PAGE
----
Nocturnal Animals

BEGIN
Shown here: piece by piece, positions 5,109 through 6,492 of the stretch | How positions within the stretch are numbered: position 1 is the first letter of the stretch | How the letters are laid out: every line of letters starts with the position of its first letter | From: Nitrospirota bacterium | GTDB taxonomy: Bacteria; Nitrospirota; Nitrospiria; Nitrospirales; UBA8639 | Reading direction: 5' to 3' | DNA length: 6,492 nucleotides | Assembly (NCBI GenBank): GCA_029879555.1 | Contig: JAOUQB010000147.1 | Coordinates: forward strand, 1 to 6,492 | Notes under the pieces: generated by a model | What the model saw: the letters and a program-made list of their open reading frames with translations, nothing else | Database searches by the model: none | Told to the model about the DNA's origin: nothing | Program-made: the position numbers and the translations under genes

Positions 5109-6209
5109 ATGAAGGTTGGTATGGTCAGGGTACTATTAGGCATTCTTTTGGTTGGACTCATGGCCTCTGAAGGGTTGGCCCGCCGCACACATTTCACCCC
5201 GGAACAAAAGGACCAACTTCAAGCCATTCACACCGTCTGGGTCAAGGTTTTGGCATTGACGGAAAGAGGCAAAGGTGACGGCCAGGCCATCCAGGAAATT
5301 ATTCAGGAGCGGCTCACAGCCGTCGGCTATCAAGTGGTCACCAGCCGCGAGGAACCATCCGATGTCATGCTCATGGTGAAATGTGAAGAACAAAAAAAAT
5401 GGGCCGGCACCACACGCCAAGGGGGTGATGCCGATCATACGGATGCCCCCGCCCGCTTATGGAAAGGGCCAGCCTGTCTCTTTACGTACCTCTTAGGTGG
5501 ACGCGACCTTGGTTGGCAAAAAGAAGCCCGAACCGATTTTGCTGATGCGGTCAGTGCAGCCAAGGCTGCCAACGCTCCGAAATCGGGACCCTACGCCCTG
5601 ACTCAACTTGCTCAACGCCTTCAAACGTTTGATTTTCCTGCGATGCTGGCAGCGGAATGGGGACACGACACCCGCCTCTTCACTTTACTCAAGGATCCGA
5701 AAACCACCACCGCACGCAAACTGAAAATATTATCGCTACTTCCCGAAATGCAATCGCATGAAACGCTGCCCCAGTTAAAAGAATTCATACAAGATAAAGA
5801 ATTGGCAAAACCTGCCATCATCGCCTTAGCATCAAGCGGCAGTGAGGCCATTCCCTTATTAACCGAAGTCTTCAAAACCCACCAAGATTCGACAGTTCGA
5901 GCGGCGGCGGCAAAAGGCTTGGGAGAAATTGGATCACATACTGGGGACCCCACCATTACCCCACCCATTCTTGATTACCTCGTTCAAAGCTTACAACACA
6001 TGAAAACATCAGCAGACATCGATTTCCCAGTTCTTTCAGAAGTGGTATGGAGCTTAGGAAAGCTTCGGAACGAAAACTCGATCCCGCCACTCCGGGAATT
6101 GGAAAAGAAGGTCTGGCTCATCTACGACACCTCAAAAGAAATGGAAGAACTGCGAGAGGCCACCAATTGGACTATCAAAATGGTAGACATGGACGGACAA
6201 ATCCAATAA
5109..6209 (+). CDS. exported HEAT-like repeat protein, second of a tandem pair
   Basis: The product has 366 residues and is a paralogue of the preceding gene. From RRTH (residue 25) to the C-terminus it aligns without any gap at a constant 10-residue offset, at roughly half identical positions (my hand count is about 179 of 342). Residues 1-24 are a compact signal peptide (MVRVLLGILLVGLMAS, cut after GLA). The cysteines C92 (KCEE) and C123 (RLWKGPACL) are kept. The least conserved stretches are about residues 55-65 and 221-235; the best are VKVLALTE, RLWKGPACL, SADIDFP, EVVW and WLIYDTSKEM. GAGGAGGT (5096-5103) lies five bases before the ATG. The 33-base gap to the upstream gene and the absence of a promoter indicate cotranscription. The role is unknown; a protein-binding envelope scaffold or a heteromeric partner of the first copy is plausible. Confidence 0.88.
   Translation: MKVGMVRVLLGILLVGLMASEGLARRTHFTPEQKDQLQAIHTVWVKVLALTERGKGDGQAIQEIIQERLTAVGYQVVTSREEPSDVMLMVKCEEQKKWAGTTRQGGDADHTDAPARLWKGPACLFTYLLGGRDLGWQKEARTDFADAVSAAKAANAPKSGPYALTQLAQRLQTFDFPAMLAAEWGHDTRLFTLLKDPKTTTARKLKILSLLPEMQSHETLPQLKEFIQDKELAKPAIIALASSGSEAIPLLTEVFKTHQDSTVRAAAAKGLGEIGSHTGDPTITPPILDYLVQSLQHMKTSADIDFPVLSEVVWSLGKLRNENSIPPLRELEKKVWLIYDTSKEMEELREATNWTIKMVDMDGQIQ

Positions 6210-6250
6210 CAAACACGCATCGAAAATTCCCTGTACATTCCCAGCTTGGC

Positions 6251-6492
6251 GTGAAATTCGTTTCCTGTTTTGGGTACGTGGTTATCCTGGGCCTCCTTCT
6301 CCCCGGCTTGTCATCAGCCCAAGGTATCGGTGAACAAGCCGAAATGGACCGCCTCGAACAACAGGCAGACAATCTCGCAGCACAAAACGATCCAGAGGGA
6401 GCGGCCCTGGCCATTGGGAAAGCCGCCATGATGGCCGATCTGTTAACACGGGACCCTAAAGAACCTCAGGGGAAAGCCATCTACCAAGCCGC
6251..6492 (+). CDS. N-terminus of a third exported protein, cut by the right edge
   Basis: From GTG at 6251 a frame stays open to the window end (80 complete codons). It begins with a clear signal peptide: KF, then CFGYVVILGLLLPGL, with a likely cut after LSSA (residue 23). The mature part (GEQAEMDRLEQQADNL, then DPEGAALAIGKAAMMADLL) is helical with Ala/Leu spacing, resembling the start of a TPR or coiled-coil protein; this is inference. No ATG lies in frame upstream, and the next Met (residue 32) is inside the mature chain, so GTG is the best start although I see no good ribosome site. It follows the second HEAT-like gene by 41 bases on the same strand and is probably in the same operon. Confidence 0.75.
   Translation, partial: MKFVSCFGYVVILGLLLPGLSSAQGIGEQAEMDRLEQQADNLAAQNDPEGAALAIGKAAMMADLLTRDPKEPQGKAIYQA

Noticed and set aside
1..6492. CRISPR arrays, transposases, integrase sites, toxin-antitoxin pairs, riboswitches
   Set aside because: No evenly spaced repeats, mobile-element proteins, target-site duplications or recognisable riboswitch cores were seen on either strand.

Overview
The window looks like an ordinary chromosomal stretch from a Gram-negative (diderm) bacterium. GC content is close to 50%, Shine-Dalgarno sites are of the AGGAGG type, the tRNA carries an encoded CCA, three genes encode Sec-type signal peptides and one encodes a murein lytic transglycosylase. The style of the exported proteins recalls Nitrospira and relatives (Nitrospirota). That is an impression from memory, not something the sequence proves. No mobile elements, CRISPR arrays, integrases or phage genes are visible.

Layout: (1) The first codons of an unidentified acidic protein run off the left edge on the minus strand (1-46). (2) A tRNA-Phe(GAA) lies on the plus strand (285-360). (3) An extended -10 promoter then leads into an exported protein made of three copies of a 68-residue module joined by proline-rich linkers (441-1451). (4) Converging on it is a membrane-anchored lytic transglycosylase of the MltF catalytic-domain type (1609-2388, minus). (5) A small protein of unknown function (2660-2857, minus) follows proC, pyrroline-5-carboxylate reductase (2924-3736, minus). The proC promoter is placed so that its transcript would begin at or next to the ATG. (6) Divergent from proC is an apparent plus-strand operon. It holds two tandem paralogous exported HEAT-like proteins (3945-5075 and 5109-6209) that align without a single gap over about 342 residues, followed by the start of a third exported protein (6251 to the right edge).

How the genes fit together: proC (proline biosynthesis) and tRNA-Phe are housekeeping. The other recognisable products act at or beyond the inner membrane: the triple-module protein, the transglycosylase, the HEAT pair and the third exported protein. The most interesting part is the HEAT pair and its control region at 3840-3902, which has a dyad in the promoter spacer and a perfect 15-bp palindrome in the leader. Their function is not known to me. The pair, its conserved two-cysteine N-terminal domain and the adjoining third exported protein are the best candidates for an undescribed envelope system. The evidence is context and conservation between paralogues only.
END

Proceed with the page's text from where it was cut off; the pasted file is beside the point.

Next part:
Written and directed by famed fashion designer Tom Ford, Nocturnal Animals is a stylishly peculiar film noteworthy for its nuanced acting performances and cinematically stunning details. The movie stars Amy Adams as a wealthy contemporary art gallery owner living in Los Angeles who one day receives a draft for a novel written by her estranged ex-husband. As she reads the mysterious and violent manuscript late at night at her immaculate modern mansion, the viewer is transported to the novel’s actual story set in desolate West Texas. The main protagonist, played by Jake Gyllenhaal, is driving with his wife and daughter in the middle of nowhere on their way to Marfa, Texas when they are unexpectedly confronted by a group of men led by Aaron Taylor-Johnson’s vicious character. As the story progresses, the movie switches back and forth between Adams’ character who has flashbacks to her ex-husband, also played by Jake Gyllenhaal, and the written narrative as the protagonist searches for his missing family. The always terrific and creepy Michael Shannon appears as the local detective investigating the disappearance and has no qualms with seeking justice outside the law. Amy Adams’ character becomes increasingly horrified with the feeling that her ex-husband’s writings may allude to their soured relationship and the possibly violent repercussions. Therefore, the film in both of its parallel story lines is at its heart a story of love and betrayal and is full of macabre themes emphasized by the strange qualities of the film. Clearly not for everyone, especially those disturbed easily, it is very much an artsy movie concerned with the look and feel and whose plot leaves you hanging at the end. The director Tom Ford’s career in high fashion is readily apparent in the way that he creates a beautifully shot film complete with sumptuous scenery and costumes. Overall, I found it to be a highly well-crafted movie with top-notch acting and cinematography but sometimes to be too weird and dark for most moviegoers.

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